AGP: Since we’re talking about the release of Home Reading Service into the English-language book market, could you tell us about some works that interest you or that you see as in-line with your own pursuits within the English-language literary universe, of fiction and of poetry?
FM: I don’t want to give one of those long lists of names that tend to come out of questions like this one, so suffice it to say that a great recent discovery of mine in U.S. poetry has been reading Sharon Olds, who had an anthology come out in Argentina with wonderful translations by Inés Garland and Ignacio di Tullio. A remarkable poet.
AGP: I understand that reading your novel has had major, or at least unexpected, consequences outside the world of fiction: it has led to the sentence or role of “home reader” finding its way into the real world. Could you tell us about that?
FM: Hahaha! The consequences haven’t been major, but they have been curious. The protagonist of my novel has committed some misdemeanor—we are told nothing specific about it—and been sentenced to community service. In his case, due to his university education, instead of having to clean toilets or something, this service consists of reading aloud in people’s homes. It turns out that, as a result of my novel, a similar program has been put in place in Mexico City to punish people who’ve committed traffic infractions, some of whom can opt to do it instead of paying a high fine—that is, they read some book to patients in a hospital or residents of a nursing home, after having been properly trained to do so. It doesn’t surprise me in the end, I must say. After my book was published, I searched “lector a domicilio” one day in Google, out of mere curiosity, and I found that some people do offer such services. I said to myself, “If I had known, I would have interviewed them. I’m sure they would have given me some ideas for my book.”
AGP: Lastly, I’d like to ask you specifically about your work as a novelist. Home Reading Service is your third novel. Before that, you published Cuando las panteras no eran negras in 1997 and Emilio, los chistes y la muerte in 2009. As a writer who has cultivated various literary genres, what can you tell us about your experience as a novelist? How is the relationship between the novelist, the poet, the short story writer, and the essayist? What have you learned as a writer from working as a novelist?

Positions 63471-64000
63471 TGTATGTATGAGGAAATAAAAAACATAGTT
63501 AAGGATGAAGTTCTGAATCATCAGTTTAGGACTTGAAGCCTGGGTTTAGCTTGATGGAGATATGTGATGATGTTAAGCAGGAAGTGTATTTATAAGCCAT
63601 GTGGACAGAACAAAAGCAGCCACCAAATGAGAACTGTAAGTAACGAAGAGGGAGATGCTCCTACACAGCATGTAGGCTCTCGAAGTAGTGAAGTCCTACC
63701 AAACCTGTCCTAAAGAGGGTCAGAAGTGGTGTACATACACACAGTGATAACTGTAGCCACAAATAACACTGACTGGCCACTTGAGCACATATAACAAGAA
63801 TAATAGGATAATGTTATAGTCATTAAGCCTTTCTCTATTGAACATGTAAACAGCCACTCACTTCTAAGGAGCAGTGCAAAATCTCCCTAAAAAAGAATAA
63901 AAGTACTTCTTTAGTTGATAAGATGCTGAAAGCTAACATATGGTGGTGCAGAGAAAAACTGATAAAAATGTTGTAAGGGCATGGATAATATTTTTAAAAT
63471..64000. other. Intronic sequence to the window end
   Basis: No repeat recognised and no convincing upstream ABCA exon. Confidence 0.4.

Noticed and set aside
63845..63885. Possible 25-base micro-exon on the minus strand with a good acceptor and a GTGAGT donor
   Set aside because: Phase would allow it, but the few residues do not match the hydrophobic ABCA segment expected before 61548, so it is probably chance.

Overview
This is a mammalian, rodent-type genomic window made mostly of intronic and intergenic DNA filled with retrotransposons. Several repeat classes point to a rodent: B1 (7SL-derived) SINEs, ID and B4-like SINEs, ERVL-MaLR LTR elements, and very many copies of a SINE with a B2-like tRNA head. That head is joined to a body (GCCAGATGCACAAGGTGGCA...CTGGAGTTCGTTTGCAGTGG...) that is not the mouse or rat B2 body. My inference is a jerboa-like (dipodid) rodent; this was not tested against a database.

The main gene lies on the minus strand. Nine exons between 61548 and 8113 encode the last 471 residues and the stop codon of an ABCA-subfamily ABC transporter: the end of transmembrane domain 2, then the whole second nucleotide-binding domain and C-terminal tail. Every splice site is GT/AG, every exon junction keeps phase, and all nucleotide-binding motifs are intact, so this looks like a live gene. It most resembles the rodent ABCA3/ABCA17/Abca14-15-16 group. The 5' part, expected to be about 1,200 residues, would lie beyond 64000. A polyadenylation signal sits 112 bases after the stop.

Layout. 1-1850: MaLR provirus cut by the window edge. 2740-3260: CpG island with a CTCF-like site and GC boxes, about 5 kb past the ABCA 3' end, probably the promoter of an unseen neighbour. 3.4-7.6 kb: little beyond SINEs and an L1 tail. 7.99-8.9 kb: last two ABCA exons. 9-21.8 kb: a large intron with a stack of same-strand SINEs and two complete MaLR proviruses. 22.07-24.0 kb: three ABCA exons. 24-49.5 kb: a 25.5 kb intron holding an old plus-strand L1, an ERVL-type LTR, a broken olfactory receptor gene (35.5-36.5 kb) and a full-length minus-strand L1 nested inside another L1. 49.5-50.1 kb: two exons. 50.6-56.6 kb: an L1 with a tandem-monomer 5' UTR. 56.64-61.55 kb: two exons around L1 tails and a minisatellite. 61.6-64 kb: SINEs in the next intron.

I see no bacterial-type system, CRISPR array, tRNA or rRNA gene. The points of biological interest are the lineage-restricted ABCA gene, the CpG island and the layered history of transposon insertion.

FM: Home Reading Service almost wrote itself. The story came to me without difficulty, but still I went about discovering it step by step, almost line by line, I’d say. Every night, when I laid down in bed, the next episode would come to mind, following what I had already written, and I stayed faithful to that order of events until the book was finished. In that sense I acted as a poet, more than a fiction writer. In fact, I have forayed into the novel more as a poet than as a novelist. I mean to say that—just as a poet writes verse by verse, not knowing what the verse following the one he has just written will bring—I wrote my novels with the same indeterminacy. I can’t see myself laying out a plan for the story, taking preparatory notes, subdividing the plot into chapters or reading up on any particular aspect. Rather, I start writing with a very generic idea of what’s going to happen—an idea that usually, while I’m writing, gives way to another, sometimes even to its own opposite. This method is influenced by my fondness for short stories, which thanks to their brevity can be written almost as poems are written; that is, starting from a predetermined situation, but not knowing how that situation will develop. On the few occasions when I’ve written a story already knowing everything that’s going to happen in it, I’ve felt uncomfortable, without freedom of movement.